Scientists hail stunning fossil - With video: "The fossil, nicknamed Ida, is claimed to be a "missing link" between today's higher primates - monkeys, apes and humans - and more distant relatives..."

The Quad-Core, 1-kW, Liquid-Cooled Desk - "So we specced out a totally visible PC. The components—motherboard, graphics card, hard drives, etc.—would all be mounted beneath the surface of a transparent desk. Because an optical mouse would have trouble tracking on a clear surface, we imagined an integrated clear trackpad that would turn part of the desktop into a pointing device..."

The Lost Robot Saga Continues: Munich - "Recently, Singularity Hub covered the Tweenbot, a simple cardboard-wrapped automaton that was guided through New York City by the hands of New Yorkers. The next step in the lost robot evolution has appeared: Autonomous City Explorer (or ACE) a robot that navigated the mean streets of Munich just like any tourist would: by asking directions from the natives. ACE identified and queried people around it to point it in the right direction, and, against my most cynical expectations, it arrived safely and sound at its destination..."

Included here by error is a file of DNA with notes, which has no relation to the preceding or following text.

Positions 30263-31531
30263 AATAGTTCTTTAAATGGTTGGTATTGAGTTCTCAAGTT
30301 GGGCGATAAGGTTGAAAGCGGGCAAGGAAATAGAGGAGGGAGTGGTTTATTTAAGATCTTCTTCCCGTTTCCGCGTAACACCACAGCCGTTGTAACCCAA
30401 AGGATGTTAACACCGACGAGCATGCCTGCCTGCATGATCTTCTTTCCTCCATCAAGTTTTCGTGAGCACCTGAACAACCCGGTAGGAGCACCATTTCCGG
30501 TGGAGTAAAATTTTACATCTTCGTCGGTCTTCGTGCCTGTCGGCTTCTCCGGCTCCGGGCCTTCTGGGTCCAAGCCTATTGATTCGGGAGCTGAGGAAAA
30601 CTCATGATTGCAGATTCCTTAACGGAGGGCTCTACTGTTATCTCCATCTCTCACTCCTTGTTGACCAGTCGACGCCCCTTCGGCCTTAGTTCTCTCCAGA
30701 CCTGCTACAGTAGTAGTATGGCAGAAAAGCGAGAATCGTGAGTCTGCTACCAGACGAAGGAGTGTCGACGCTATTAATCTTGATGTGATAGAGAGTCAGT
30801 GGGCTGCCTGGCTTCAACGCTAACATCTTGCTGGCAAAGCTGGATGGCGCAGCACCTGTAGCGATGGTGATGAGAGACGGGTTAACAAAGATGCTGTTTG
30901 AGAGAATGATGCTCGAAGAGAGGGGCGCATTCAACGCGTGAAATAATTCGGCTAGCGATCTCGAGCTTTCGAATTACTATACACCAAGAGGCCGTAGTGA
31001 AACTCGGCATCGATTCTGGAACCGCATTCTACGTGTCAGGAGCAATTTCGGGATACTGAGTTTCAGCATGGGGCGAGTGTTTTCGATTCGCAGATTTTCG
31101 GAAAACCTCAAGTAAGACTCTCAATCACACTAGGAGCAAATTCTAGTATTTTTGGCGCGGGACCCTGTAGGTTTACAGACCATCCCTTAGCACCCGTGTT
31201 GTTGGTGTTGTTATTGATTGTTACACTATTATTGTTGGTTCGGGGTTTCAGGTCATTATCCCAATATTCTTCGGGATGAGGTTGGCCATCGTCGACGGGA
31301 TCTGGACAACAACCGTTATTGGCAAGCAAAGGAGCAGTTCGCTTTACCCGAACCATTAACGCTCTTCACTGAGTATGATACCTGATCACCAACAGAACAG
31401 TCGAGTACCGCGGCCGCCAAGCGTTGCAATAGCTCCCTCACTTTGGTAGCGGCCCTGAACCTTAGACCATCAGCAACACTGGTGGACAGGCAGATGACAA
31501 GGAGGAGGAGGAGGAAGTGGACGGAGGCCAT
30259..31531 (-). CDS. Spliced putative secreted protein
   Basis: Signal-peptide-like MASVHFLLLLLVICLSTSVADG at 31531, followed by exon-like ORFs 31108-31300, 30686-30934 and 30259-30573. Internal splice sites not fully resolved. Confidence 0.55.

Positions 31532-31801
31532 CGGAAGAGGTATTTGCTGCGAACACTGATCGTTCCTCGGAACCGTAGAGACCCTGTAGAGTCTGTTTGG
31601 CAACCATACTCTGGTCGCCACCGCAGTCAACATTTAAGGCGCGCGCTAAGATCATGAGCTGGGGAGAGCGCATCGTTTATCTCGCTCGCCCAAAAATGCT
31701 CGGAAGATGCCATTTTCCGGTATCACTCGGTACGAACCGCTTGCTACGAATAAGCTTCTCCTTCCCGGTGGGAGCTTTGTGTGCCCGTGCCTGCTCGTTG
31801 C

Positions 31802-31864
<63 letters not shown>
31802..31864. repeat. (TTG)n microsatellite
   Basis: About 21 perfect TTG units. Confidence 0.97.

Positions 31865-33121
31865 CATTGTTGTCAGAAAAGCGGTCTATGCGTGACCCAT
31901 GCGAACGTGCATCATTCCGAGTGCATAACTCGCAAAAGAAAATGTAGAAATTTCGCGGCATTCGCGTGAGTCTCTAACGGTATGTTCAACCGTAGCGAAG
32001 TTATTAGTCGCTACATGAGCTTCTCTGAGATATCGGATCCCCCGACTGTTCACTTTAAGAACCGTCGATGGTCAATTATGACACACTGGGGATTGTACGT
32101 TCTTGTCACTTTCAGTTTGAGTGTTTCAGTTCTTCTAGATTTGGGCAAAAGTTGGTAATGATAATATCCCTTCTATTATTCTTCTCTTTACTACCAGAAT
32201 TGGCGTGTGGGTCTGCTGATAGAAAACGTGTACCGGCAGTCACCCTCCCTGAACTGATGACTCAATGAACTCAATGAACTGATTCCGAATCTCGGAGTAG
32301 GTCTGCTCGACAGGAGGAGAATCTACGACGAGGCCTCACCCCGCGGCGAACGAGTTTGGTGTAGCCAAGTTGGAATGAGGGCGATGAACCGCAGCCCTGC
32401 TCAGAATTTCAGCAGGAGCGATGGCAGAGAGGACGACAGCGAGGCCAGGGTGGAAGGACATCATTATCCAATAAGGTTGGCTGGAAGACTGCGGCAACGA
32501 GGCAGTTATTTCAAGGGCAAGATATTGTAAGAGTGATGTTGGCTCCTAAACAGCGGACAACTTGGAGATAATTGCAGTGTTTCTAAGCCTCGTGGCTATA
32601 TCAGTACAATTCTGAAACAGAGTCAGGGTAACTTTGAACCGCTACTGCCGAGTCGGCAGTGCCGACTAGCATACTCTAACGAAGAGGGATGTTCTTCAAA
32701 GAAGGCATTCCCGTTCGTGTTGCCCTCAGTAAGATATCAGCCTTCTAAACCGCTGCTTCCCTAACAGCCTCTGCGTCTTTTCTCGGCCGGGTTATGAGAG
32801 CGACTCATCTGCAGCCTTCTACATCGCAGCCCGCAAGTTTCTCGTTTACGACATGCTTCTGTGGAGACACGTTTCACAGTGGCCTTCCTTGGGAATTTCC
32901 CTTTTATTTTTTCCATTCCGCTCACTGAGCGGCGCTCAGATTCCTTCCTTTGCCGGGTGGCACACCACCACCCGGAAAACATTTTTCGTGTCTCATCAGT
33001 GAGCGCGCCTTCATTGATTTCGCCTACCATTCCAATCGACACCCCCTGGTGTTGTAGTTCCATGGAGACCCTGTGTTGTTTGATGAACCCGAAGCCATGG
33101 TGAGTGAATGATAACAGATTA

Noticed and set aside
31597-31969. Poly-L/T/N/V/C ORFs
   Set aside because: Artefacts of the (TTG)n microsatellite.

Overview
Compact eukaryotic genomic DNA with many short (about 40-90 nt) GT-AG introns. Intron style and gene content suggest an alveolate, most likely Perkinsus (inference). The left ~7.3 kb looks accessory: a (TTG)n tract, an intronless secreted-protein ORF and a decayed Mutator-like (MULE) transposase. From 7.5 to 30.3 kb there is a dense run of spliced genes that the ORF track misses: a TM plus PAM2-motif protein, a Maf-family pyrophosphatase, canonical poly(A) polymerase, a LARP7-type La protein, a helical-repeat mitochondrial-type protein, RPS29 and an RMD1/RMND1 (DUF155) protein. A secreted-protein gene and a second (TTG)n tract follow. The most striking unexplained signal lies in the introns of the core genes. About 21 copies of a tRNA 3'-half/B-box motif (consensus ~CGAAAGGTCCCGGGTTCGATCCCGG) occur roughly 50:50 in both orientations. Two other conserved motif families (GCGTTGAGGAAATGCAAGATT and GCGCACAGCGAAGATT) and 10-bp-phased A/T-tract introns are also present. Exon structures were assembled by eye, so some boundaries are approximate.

USB3 is out from NEC electronics - "The µPD720200 device is a host controller for PCs and other digital devices, and is based on the new version of the Super Speed USB standard, supporting the world`s fastest USB transfer speeds of up to 5 gigabits per second (Gbps) of data, which is 10 times faster than previous USB 2.0 transfer speeds..."

Hitachi Develops RFID Powder - "The electronics conglomerate recently showed a prototype of an RFID chip measuring a .05 millimeters square and 5 microns thick, about the size of a grain of sand. They expect to have ‘em on the market in two or three years..."